Give some examples of what it might look like to live life concerned with the things of the Spirit.

Paul has not developed a regular formula for speaking about God as one in three, but he already possessed all the elements that would later be known as “Trinitarian theology.” How are God the Father, God the Son and God the Holy Spirit seen in verses 5-11?

Romans 8:1-4 God’s Action in Messiah and Spirit


With verses 1-4 Paul opens what many consider the greatest chapter in Scripture. The first verse is the theme of the chapter. Everything else flows from it. The rest of the chapter is basically an exposition of this one idea. But verse 1 is not only the theme of Romans 8. It is the theme of the entire Word of God, which is only another way of saying that it is the gospel. Indeed, it’s the gospel’s very heart. This is what Paul has been explaining all along. Always it is the gospel. Paul seems never to have grown tired talking about it.

What about us, do we find the gospel wearisome and grace boring? Many do! Why are we so different from Paul at this point? I think it’s because of what Jesus alluded to in speaking of the woman who anointed His feet with her tears and then wiped them with her hair. She had a sinful past, and those who knew it objected. Jesus answered by telling of a man who had been forgiven a great debt and who therefore loved his benefactor greatly. Jesus’ point was that “he who has been forgiven little loves little” (Luke 7:36-50). Isn’t that it? Isn’t it true that the reason grace means little to most of us it that we do not consider ourselves to be great sinners, desperately in need of forgiveness? We cannot appreciate or even understand what Paul is saying unless we recognize that we are sinners and that we have been saved only by the grace of God.

The point we need to make sure we really understand what is being said is, that there is no condemnation for us because of what God has done. But do we really believe that? Or do we still think that somehow, in some way, we are contributing to our salvation?

Paul writes that “there is now no condemnation for those who are in Christ Jesus.” That is, there are two classes of human beings: those who are in Christ Jesus and who are therefore not under condemnation and those who are not in Christ Jesus and who are therefore still under condemnation. What he is promising is for those in the first class only. But the question is: How do we get out of the one class and into the other? Is this something we do? Do we earn it? Do we attain it “by faith”? If you have understood what the apostle has been saying up to this point, you will know that it is none of the above. It is because of God’s work in joining us to Christ. This is what the last half of Romans 5 and almost the whole of Romans 6 is about. Salvation is from God; it is by God. What the text says is that there is no condemnation for those who have been joined to Jesus Christ by God the Father through the instrumentality of the Holy Spirit.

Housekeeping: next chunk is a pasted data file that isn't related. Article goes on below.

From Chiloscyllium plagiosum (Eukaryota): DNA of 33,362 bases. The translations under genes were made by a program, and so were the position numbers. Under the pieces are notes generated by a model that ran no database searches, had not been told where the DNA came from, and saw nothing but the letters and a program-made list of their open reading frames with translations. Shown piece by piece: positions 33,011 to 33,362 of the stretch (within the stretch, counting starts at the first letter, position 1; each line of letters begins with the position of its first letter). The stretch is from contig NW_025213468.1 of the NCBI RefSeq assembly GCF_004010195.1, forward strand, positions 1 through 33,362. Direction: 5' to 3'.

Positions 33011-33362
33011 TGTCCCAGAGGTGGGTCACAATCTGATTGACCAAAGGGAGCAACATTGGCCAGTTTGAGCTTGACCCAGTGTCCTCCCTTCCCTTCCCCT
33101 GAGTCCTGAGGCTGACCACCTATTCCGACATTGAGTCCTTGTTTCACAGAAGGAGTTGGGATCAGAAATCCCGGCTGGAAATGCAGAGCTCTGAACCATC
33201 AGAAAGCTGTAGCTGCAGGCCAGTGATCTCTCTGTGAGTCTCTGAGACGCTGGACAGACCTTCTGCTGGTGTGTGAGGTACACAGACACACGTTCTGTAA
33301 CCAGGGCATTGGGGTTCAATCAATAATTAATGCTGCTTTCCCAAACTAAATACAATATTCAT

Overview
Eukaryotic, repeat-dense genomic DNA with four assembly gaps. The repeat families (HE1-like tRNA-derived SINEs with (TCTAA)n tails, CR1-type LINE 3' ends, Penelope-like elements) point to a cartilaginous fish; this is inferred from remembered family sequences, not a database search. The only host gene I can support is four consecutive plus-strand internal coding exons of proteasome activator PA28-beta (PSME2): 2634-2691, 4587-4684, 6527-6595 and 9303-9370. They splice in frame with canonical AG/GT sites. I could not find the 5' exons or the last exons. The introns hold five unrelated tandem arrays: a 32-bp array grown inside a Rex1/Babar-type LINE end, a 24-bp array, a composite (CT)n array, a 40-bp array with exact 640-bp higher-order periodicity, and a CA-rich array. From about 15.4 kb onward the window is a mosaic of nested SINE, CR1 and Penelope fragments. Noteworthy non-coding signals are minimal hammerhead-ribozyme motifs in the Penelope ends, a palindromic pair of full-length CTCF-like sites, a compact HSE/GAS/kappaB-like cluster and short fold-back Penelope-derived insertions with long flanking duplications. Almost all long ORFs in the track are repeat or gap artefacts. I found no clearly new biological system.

That statement is a Trinitarian statement – it speaks of God the Father, God the Son, and God the Holy Spirit – and because it is precisely in these terms that Paul goes on to explain what God has done for us and why “there is now no condemnation” – (1) because of the Father’s work; (2) because of the Son’s work; and (3) because of the work of the Holy Spirit. Now it is “no condemnation” for those who are in Jesus. But don’t presume on this security. This is a great doctrine for those who truly are in Christ, but it is only for those who are in Him. Make sure you are. If you are not sure, give the matter no rest until the Holy Spirit Himself plants upon your heart the assurance that you really are Christ’s.

We come now to verses three and four of Romans 8. Verse 1 announces the great welcome news of freedom from condemnation for all who are in Christ Jesus. It means that God has saved, and is saving, a great company of people by the work of Jesus Christ. We have the law. But we are unable to keep it. We are condemned by it. We cannot be set free from the law’s condemnation by law, because the law is powerless. But what the law could not due, God did by sending His Son to be a sin offering. It is as if, in these verses, Jesus is saying to us, “Neither do I condemn you; go in peace” (John 8:10-11).